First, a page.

Every evening they are delighted by the sound of a distant train's whistle. One day, they run away from home to catch a glimpse of the train, only to discover Indir sitting dead on their return. Unable to earn a good living in the village, Harihar travels to the city to seek a better job, he promises Sarbajaya. During his absence, the family sinks deeper into poverty. Sarbajaya grows lonely and bitter. One day during the monsoon season, Durga plays in the downpour for too long, catches a cold and develops a high fever. Adequate medical care being unavailable, the fever becomes worse, on a night of incessant rain and gusty winds, she dies. Harihar starts to show Sarbajaya the merchandise he has brought from the city. Sarbajaya, who remains silent, breaks down at the feet of her husband, Harihar cries out in grief as he discovers that he has lost his daughter; the family decide to leave their ancestral home. As they start packing, Apu finds the necklace. Apu and his parents leave the village on an ox-cart.
Bibhutibhushan Bandopadhyay's novel Pather Panchali is a classic bildungsroman in the canon of Bengali literature. It first appeared as a serial in a Calcutta periodical in 1928, was published as a book the next year; the novel depicts a poor family's struggle to survive in their rural ancestral home and the growing up of Apu, the son of the family. The part of the novel, where Apu and his parents leave their village and settle in Benaras, formed the basis of Aparajito, the second film of the Apu trilogy. Satyajit Ray, working as a graphic designer for Signet Press, created the illustrations for a new abridged edition of the book in 1944. At that time, Ray read the unabridged novel; the idea appealed to Ray, around 1946–47, when he considered making a film, he turned to Pather Panchali because of certain qualities that "made it a great book: its humanism, its lyricism, its ring of truth". The author's widow permitted Ray to make a film based on
Radhakant Nayak is an Indian politician belonging to the Indian National Congress party. He is a Member of the Parliament of India representing Orissa in the Rajya Sabha, the upper house of the Indian Parliament. Radhakant Nayak, a 1962 batch IAS officer. Nayak is connected with YMCA and is one of the most high-profile Christians in OrissaNayak who served the Central government as Secretary was short-listed for the post of Union Cabinet Secretary during H. D. Deve Gowda government; however some adverse IB report against him came as a hurdle. In 2004 he was elected to Rajya Sabha on Congress ticket. Radhakant Nayak was born on 7 February 1939 in Dasingbadi, a village in the Kandhmal District of Orissa, he became a permanent resident of Bhubaneswar. Nayak is fluent in English, Oriya and Pano, his son Ranjit Nayak is a senior staff member of the World Bank and serves as the chief adviser to the Government of North Macedonia on international and European Union affairs. Nayak served as the World Bank’s Lead Social Development Specialist for the Europe and Central Asia Region in Washington, D.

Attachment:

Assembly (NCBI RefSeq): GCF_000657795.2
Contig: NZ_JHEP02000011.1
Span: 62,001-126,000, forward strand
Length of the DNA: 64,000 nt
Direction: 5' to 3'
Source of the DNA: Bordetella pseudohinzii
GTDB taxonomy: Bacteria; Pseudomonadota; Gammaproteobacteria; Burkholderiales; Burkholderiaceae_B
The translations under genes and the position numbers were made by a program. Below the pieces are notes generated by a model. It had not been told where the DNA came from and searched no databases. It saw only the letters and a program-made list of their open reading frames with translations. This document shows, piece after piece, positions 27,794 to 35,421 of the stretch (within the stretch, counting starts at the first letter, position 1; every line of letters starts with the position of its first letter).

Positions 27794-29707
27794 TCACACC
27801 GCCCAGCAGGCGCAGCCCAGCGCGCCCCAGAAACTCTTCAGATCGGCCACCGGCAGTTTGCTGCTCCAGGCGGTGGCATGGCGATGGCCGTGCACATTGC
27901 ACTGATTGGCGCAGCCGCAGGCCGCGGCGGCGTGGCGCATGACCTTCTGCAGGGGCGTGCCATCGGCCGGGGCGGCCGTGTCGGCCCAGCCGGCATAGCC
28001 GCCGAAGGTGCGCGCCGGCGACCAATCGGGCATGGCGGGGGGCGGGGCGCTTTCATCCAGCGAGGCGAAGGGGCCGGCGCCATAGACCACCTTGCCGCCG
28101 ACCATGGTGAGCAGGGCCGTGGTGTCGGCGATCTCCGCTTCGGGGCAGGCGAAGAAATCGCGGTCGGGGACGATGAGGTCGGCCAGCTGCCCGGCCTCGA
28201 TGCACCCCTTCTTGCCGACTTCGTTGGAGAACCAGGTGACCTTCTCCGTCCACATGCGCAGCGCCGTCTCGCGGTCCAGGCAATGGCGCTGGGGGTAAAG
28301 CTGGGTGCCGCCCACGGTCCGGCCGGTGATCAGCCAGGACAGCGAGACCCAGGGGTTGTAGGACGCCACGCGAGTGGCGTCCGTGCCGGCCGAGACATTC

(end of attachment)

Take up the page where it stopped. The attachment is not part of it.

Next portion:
C. from 2011 to 2013, where he oversaw social development operations in 30 countries, advised governments and World Bank partners on development issues, led and mentored senior sector specialists within the Bank. Prior to that he served as the bank's country chief for Kosovo from 2007 to 2011, is credited with ensuring the economic and financial sustainability of Kosovo after its declaration of independence in 2008. Nayak holds a B. A. in Economics and History from Utkal University, an M. A. in Political Science and Public Administration from Ravenshaw College. He received his PhD in Development Administration, Administrative Law and Jurisprudence from Utkal University. In addition to his political appointments, Nayak has worked in a variety of academic positions in India and abroad, he served as Vice-President of the All India Political Science Association in Chennai, Chairman of Utkal University Board of Studies, Social Work, in Bhubaneswar, as Chairman of Utkal University Board of Studies, Social Communication and Journalism.